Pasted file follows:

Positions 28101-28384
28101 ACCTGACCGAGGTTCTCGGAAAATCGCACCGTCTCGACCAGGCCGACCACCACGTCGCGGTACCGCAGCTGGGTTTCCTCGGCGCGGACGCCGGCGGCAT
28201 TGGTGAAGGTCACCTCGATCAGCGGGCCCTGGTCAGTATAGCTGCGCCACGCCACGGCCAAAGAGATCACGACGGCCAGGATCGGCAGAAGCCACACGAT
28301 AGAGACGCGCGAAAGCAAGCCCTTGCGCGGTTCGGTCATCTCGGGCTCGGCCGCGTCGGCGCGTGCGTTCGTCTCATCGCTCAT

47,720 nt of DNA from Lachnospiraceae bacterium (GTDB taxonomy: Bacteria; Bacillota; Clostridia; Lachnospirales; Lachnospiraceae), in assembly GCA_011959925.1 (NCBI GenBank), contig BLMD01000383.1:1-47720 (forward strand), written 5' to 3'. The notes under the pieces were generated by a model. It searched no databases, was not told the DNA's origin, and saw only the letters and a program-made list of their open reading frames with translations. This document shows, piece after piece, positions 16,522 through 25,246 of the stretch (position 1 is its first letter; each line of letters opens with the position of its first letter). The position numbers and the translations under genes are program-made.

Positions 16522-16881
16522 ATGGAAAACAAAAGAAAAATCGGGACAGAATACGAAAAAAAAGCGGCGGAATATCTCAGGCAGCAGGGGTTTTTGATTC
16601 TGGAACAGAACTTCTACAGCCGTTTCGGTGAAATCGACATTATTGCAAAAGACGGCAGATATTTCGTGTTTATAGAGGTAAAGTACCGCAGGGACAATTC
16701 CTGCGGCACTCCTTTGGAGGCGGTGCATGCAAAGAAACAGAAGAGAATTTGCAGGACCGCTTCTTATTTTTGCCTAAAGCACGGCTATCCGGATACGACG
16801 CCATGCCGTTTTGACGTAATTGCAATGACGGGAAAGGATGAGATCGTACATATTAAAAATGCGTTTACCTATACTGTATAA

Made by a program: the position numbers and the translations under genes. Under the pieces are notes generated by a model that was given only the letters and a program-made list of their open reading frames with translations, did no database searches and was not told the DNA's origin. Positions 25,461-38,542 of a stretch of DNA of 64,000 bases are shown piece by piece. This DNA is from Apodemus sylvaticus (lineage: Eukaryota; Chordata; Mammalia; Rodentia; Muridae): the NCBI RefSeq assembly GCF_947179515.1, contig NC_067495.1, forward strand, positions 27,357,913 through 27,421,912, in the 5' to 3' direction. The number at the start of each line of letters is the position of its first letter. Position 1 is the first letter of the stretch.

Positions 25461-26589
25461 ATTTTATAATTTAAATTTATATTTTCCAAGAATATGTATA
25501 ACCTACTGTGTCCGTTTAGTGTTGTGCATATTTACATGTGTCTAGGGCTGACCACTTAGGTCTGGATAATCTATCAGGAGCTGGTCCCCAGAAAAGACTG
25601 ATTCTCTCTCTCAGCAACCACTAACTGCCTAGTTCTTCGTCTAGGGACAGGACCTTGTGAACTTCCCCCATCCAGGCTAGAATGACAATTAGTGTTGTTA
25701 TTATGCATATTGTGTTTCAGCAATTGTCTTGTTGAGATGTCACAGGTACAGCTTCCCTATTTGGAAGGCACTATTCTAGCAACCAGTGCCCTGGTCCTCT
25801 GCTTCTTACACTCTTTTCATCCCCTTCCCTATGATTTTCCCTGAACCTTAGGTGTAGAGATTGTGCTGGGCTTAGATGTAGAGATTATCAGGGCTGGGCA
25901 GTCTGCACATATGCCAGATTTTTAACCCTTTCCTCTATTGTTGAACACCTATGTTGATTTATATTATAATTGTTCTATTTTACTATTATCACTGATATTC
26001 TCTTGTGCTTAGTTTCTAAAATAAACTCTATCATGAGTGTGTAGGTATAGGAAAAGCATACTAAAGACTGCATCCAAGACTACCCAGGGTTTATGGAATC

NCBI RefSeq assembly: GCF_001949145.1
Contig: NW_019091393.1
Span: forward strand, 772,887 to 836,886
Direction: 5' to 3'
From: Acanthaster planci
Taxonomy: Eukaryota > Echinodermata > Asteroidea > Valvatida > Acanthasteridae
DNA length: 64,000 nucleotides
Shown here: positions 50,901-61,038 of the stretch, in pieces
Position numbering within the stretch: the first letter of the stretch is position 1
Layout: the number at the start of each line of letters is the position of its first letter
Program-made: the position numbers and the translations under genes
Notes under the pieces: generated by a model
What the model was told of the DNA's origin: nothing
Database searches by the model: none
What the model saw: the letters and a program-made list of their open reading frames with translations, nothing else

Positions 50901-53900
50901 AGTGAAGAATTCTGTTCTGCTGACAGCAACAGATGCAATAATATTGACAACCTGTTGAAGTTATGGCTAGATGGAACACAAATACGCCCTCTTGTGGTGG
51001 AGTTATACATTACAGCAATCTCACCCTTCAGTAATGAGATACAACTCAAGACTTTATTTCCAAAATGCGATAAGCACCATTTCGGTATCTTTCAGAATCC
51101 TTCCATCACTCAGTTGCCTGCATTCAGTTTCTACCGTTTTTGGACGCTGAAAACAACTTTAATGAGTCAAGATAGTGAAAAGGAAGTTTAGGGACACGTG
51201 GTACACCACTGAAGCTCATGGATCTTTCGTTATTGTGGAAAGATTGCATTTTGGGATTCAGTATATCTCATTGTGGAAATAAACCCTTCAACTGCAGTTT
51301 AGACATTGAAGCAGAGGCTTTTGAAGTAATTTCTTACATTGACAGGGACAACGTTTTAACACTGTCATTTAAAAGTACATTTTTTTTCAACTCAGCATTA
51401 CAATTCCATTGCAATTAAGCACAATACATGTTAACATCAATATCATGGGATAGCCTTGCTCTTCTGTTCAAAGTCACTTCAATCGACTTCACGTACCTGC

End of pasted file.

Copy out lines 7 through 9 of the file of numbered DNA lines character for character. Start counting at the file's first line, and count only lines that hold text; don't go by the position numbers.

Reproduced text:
16522 ATGGAAAACAAAAGAAAAATCGGGACAGAATACGAAAAAAAAGCGGCGGAATATCTCAGGCAGCAGGGGTTTTTGATTC
16601 TGGAACAGAACTTCTACAGCCGTTTCGGTGAAATCGACATTATTGCAAAAGACGGCAGATATTTCGTGTTTATAGAGGTAAAGTACCGCAGGGACAATTC
16701 CTGCGGCACTCCTTTGGAGGCGGTGCATGCAAAGAAACAGAAGAGAATTTGCAGGACCGCTTCTTATTTTTGCCTAAAGCACGGCTATCCGGATACGACG